Marilyn has decided she has a big issue with Abbott using a template he inherited from Labor, which was in turn something inherited from Howard. Abbott’s use of the template has been different in some respects to Labors though, his politics and outlook is different in important respects.

    So, no one put a gun to the Abbott government’s head and forced it to use ALP policies,in fact, basically what they have done since they got into power has been to attempt to dismantle these, so it is an anomaly; they are only keeping the crappy bits.

    What is more interesting is that the activists have reconciled themselves to a series of court cases as the way to go in combating the various little lapses of memory that come out of Canberra, to do with little examples of laws overlooked or not in accord with human rights. In footy terms, it’s the equivalent of contesting each ball, the long and the hard way.

    It’s always been down to the a possible conflict in law as to the order of objectives of the laws. Do we worry first about our security or the predicament we find asylum seekers are in?

    You daresay the laws could have been written and applied with depoliticised motives in mind, but then there is the politics.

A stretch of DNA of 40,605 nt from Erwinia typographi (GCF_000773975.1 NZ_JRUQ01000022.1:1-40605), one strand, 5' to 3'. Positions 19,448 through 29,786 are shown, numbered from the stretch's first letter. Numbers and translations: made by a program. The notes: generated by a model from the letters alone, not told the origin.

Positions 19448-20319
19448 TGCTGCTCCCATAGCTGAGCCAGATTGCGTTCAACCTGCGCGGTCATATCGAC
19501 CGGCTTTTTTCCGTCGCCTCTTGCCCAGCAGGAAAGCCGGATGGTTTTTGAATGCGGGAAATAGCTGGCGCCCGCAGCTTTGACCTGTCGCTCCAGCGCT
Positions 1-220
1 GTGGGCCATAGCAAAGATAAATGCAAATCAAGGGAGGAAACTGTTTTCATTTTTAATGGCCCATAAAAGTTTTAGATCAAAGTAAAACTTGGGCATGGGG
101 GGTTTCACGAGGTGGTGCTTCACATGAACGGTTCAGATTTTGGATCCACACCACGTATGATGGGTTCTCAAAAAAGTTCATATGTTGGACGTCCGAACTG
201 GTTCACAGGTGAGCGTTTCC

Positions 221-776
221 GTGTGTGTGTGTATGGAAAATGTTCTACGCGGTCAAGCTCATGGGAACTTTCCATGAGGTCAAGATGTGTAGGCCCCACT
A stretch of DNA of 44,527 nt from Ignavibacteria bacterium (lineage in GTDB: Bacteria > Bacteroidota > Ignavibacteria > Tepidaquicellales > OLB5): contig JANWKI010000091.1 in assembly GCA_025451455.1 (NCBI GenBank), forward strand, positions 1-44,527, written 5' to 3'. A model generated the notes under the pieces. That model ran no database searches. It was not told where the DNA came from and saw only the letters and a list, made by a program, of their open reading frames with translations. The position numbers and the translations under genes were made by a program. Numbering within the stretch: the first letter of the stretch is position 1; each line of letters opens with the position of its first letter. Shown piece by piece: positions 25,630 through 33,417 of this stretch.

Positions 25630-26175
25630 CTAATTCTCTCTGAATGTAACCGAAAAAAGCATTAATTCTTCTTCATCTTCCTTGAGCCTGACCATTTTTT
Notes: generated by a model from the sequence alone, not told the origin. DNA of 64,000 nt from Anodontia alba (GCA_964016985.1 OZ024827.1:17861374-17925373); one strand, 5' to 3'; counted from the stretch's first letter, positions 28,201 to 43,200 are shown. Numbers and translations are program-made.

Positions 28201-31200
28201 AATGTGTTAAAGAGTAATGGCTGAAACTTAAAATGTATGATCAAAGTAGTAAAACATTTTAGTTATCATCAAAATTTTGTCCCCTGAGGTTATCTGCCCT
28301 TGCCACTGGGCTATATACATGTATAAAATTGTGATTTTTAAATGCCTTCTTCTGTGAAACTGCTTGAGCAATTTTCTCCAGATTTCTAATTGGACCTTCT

The politics has been as much about circumventing the laws as having them applied as to both the spirit and the letter, when this interferes with a political narrative that is attractive to the politicians in their quest for power. This has also involved consent manufacture based on racism, so if anything the job of getting Australians to think less defensively about the issue has been log jammed and the public view, based on misinformation, has become entrenched in/as the public’s collective mind, which is a win for conservatives and conservatism rather than progressives, as was always intended.

    All of this century has been to do with surveillance and control not just of asylum seekers, but us.


    • Marilyn April 3, 2014 at 4:00 am #

      When it is well known to all that Abbott is a bullying lawless thug Gillard knew the result when she handed him the poison pill she made.


  9. billabonglime April 3, 2014 at 7:09 am #

    Reblogged this on Nuclear Ideas and commented:
    Monstrously Pitiful says it all about this government. A government that have bullied their way through a path of revenge against previous governments it would seem bent on destroying every good piece of social infrastructure ever built in Australia.


  10. Kade April 3, 2014 at 11:26 am #